He has bullpen experience
Including with the Yankees! Garcia came out of the bullpen in Game One of the ALDS last year and threw 2.2 scoreless and hitless innings, which gave the offense a chance to get back in the game. The bats never did come around, but that wasn’t Jaime’s fault.
Given the bullpen talking point, I should note Garcia’s numbers against left-handed batters are good rather than great — they’ve hit .248/.296/.379 (.293 wOBA) with a 23.0% strikeout rate and a 57.3% ground ball rate against him the last three years — so if the backup plan is using him as a true left-on-left reliever, it might not work so well. Garcia can pitch out of the bullpen though. He can be stashed there until a need arises in the rotation.
He’ll probably come cheap
The market has not been kind to free agents this offseason. Many of the top guys are having trouble finding jobs. Second and third tier free agents like Garcia have been completely left out in the cold. Spring Training started this week and I’m sure a bunch of those guys are getting pretty nervous right now. They’re not just wondering where they’ll play this season, but if they’ll play at all.
Garcia was not expected to receive a large contract going into the offseason anyway — MLB Trade Rumors had him at two years and $16M — and now, given the market, he could be headed for a low base salary one-year contract. The Rangers gave Doug Fister one year and $4M. Miguel Gonzalez got one year and $4.75M. Mike Fiers got one year and $6M. Can Garcia get more than that? Maybe! But I wouldn’t bet on it at this point.
The Yankees have about $12M to spend even after setting aside $10M for midseason additions. The financial aspect of re-signing Garcia should be no problem. The Yankees have the payroll space. It’s just a question of what the Yankees are planning to do with that $12M — are they eyeing an infielder? — and is Garcia willing to come back to New York and their hitter friendly ballpark to be sixth on the rotation depth chart, and possibly sit in the bullpen all year? If nothing else, re-signing Jaime won’t break the bank or endanger the luxury tax plan. Cheap depth.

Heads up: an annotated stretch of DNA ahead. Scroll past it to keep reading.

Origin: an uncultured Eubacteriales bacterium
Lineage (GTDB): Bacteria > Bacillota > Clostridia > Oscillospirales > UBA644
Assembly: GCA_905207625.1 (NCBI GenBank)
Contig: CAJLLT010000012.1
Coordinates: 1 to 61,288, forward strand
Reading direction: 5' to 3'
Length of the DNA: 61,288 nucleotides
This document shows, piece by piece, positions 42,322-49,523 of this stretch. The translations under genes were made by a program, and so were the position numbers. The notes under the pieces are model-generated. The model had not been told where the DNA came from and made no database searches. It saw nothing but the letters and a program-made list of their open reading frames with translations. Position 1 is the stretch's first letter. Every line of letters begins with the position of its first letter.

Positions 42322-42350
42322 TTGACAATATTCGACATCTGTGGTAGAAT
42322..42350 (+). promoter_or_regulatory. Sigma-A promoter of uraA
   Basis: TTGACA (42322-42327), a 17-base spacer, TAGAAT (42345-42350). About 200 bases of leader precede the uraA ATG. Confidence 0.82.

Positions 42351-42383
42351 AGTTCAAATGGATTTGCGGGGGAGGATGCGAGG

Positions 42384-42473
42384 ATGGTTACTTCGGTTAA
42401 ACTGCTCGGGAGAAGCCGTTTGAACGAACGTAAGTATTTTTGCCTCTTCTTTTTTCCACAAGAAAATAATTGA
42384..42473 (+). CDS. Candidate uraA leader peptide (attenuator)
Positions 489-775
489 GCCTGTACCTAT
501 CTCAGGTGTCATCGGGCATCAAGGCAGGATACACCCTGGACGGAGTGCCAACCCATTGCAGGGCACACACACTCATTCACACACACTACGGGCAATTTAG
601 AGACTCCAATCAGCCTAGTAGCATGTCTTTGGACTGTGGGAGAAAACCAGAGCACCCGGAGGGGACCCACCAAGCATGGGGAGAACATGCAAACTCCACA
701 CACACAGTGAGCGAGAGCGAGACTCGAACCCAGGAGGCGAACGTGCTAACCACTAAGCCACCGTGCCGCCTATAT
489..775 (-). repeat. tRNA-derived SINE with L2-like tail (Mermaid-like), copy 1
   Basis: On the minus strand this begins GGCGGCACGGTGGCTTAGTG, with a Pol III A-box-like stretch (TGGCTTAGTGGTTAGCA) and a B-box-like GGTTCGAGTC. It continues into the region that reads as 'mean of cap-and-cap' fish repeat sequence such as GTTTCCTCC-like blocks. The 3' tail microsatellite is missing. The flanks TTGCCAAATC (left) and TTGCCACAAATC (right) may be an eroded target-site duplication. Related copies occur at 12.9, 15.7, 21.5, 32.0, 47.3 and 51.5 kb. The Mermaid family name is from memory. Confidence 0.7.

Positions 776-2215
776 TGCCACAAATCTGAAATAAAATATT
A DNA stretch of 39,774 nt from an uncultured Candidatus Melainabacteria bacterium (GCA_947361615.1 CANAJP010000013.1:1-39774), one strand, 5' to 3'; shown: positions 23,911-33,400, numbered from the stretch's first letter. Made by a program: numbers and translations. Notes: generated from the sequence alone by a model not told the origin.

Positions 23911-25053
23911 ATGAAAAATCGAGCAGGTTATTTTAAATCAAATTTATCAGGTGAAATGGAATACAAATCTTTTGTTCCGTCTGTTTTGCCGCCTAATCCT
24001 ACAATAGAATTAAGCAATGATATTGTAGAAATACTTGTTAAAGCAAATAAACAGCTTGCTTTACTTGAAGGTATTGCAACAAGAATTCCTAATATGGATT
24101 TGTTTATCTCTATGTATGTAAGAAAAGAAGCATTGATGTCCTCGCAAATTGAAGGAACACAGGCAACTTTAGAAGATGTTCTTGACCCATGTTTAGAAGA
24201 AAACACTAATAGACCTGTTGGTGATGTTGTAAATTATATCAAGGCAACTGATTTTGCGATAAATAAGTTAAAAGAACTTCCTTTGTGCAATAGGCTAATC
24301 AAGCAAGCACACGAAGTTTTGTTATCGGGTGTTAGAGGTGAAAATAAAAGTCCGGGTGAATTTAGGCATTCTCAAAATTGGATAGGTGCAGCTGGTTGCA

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For what it’s worth, Garcia’s projections aren’t good — ZiPS has him at 4.71 ERA (4.66 FIP) in 2018 — though I’m not going to sweat that. I’m not talking about throwing him into the rotation all season. Sign him to a cheap one-year deal, stick him in the open final bullpen spot, and if injury or poor performance creates a need in the rotation, then Garcia can slot in. If not, no big deal. And given the expected contract terms, It’d also be an easy move to back out of if Garcia stinks. Just cut him.
The Yankees insist they are comfortable with their rotation and are willing to go into the season with this group, and hey, so am I. They’re not foolish enough to think they’ll make it through the season with only five (or even six) starters, however. The Yankees have been looking for another arm, and since landing a true impact guy seems unlikely at this point, spending a little cash on a cheap left-handed depth arm with a penchant for ground balls strikes me as a nifty little pickup that could pay dividends.